AUGUSTA — A bill aimed at swapping out one of Maine’s two statues in the U.S. Congress’ National Statuary Hall was turned into a measure that would first study the idea.

In February, state Sen. Garrett Mason, R-Lisbon, offered legislation that would have seen Maine exchange a statue of the state’s first governor, William King, with one of the state’s famed Civil War hero Gen. Joshua Chamberlain, also a governor.

Under Mason’s proposal, King’s statue would be returned to the State House Hall of Flags for the state’s bicentennial celebration in 2020. Likewise, a new statue of Chamberlain would be installed in Washington.

But on Tuesday the Legislature’s Education and Cultural Affairs Committee amended Mason’s bill into a Legislative resolve directing the Maine Arts Commission, Maine Historic Preservation Commission and the Maine State Museum Commission to study six key areas any statue swap would entail and report back to the committee by January 2016.

Under the resolve approved unanimously by the committee, the commissions would determine how much public interest there is in replacing one or both of the statues in National Statuary Hall. Every state is allowed two statues in the hall. Besides King, Maine’s other statue is of Hannibal Hamlin, a Paris Hill native and vice president under Abraham Lincoln.

The resolve also directs the commissions to determine if the public is interested in returning the statue of William King to the State House and to determine how that would be done and what it would cost. The commissions would also attempt to determine if the King statue should be returned to Washington after the bicentennial. They would also determine the feasibility of accomplishing all of the proposed tasks involved in swapping statues including costs, sources of outside funding and commissioning artists that would be able to produce a new statue.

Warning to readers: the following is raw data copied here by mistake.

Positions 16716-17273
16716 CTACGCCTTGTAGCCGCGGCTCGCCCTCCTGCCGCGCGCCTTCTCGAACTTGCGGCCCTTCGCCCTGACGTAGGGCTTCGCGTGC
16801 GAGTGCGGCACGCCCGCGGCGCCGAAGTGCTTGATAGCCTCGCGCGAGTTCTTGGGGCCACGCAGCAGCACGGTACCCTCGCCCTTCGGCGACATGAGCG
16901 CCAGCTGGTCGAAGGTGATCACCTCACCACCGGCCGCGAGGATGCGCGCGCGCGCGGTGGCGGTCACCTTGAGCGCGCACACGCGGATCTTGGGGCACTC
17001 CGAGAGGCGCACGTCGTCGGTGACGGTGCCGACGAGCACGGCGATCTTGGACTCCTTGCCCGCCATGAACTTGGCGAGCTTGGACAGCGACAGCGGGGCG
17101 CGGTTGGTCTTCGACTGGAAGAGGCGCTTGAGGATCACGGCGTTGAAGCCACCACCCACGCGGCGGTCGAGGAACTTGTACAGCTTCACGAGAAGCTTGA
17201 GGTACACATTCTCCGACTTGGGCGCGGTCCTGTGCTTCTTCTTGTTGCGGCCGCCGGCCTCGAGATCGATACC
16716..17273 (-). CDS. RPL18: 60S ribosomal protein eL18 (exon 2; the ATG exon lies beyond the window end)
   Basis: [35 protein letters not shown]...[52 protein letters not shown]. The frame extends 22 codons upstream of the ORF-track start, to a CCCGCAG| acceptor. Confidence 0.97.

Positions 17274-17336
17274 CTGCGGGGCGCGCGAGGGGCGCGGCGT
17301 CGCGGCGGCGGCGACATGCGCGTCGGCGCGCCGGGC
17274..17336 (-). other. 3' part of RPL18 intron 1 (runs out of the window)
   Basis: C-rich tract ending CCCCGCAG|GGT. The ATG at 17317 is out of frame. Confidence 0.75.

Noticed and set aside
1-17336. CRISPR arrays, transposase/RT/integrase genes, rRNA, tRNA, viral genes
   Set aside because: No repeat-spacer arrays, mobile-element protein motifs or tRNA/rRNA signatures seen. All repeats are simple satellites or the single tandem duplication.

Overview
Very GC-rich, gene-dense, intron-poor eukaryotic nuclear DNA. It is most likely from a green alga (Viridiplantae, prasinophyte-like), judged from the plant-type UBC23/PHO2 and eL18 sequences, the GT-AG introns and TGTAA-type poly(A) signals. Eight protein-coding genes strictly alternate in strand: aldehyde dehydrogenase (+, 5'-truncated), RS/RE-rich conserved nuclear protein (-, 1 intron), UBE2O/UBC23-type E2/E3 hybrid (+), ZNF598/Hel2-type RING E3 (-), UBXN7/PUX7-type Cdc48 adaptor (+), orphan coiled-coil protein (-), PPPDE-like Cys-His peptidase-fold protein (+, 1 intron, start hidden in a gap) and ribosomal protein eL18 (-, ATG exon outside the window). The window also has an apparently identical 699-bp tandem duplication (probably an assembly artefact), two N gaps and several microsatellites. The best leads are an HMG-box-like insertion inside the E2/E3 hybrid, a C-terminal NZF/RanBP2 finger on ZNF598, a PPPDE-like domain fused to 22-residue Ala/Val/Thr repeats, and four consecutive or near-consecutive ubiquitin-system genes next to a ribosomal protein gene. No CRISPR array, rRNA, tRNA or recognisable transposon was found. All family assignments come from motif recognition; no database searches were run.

Lawmakers also seem uncertain whether they agree the next statue to represent Maine in Washington should be Chamberlain or somebody else. At least one lawmaker Tuesday suggested that Maine should have gender equity with its statues in Washington and suggesting a likely candidate would be Margaret Chase Smith.

Smith was the first Maine woman to serve in the U.S. Senate and the first woman to serve in both the U.S. House and U.S. Senate.

The resolve now faces additional votes in the House and Senate in the weeks ahead.

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